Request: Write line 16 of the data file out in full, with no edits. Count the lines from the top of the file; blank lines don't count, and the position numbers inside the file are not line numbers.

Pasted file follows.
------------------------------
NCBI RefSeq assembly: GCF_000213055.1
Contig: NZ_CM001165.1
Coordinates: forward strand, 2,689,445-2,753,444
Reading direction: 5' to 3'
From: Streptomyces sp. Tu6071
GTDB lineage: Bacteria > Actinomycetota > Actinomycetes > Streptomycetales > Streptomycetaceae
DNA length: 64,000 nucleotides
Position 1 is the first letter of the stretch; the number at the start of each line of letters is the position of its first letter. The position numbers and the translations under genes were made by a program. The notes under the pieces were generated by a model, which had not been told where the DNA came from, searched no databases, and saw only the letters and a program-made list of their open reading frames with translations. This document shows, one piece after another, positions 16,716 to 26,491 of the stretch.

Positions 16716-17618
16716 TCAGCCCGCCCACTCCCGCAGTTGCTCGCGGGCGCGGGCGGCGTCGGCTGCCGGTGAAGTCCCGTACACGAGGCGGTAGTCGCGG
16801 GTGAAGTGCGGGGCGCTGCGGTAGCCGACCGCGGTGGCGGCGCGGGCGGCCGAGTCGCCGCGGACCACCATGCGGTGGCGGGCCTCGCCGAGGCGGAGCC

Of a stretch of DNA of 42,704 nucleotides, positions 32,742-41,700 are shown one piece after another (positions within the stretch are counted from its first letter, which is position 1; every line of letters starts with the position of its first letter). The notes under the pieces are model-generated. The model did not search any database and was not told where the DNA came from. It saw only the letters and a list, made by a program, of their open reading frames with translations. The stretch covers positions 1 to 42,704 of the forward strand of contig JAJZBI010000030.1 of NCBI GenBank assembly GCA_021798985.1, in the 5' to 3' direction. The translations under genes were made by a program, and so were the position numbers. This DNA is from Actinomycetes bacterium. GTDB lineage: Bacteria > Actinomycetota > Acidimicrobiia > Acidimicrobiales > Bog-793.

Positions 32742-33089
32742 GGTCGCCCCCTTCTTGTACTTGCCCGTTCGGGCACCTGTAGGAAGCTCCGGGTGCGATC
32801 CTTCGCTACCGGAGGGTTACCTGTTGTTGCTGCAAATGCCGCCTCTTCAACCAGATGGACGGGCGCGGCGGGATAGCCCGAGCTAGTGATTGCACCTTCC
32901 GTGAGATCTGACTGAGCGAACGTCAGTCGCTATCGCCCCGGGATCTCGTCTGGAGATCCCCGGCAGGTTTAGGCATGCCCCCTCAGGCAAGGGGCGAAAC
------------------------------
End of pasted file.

32901 GTGAGATCTGACTGAGCGAACGTCAGTCGCTATCGCCCCGGGATCTCGTCTGGAGATCCCCGGCAGGTTTAGGCATGCCCCCTCAGGCAAGGGGCGAAAC